It takes time for sero conversion to occur. This is when your body begins to produce the antibodies an HIV test is looking for—anywhere from 2 weeks to 6 months after infection. So if you have an HIV test with a negative result within 3 months of your last possible exposure to HIV, the CDC recommends that you be retested 3 months after that first screening test.

A negative result is only accurate if you have had any risks for HIV infection in the last 6 months—and a negative result is only good for past exposure. If you get a negative test result, but continue to engage in high-risk behaviors, you are still at risk for HIV infection


If your initial HIV test comes back positive, you will automatically be offered a confirmatory test. If the confirmatory test is also positive, you will be diagnosed as “HIV-positive.”

You will be referred to a medical professional for follow-up treatment.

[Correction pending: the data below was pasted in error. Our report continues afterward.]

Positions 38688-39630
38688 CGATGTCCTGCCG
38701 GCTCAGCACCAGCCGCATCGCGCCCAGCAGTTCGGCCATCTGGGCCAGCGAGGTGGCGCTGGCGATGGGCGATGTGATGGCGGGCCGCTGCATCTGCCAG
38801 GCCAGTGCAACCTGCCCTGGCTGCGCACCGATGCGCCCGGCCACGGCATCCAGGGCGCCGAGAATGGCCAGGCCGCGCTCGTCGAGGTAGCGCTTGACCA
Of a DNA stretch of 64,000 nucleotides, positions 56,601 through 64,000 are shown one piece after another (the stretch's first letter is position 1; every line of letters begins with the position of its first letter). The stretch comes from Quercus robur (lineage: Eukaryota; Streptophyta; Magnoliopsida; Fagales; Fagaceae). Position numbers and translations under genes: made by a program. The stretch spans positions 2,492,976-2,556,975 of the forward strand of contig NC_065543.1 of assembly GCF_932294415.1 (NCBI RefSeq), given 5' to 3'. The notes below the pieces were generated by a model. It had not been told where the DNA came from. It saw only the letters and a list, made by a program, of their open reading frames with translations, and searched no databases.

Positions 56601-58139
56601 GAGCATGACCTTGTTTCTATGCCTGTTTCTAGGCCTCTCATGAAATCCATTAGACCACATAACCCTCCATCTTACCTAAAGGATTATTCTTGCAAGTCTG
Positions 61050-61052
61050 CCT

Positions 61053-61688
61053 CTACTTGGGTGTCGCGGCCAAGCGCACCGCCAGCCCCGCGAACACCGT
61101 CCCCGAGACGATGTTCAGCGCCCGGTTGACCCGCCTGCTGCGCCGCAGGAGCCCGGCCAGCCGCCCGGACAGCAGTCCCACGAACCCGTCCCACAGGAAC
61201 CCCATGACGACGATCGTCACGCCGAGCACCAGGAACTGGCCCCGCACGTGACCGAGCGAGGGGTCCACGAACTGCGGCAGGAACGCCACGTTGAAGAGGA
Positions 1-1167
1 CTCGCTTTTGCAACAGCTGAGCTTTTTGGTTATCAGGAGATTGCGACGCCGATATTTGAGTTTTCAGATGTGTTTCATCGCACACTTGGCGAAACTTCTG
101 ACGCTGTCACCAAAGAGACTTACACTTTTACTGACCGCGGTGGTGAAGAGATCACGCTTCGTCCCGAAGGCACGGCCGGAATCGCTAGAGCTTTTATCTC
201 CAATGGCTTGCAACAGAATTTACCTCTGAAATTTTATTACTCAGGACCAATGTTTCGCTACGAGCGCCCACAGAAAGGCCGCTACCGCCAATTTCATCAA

If you are diagnosed with HIV, you should do the following things—even if you don’t feel sick:

Find a doctor who has experience treating HIV.

Get screened for other sexually transmitted diseases (STDs) and for TB (tuberculosis). Undetected co-infections, such as STDs and TB, can cause serious health complications—and having HIV makes you more susceptible to those  conditions.

Maintain a healthy lifestyle. This is crucial for success in treating HIV. Smoking, drinking too much, or taking illegal drugs can weaken your immune system, allowing the virus to replicate and grow.

Safer sex practices are very important. Condoms are very effective in preventing HIV transmission when used correctly and consistently.

Tell your partner(s) about your HIV status before you have any type of sexual contact (vaginal, anal, or oral) and don’t share needles or syringes.

Where can you find more information about HIV testing?

The National HIV and STD Testing Resource site ( contains answers to frequently asked questions.

The CDC web site is also a good source of information: This site also contains information on how to order free HIV/AIDS publications.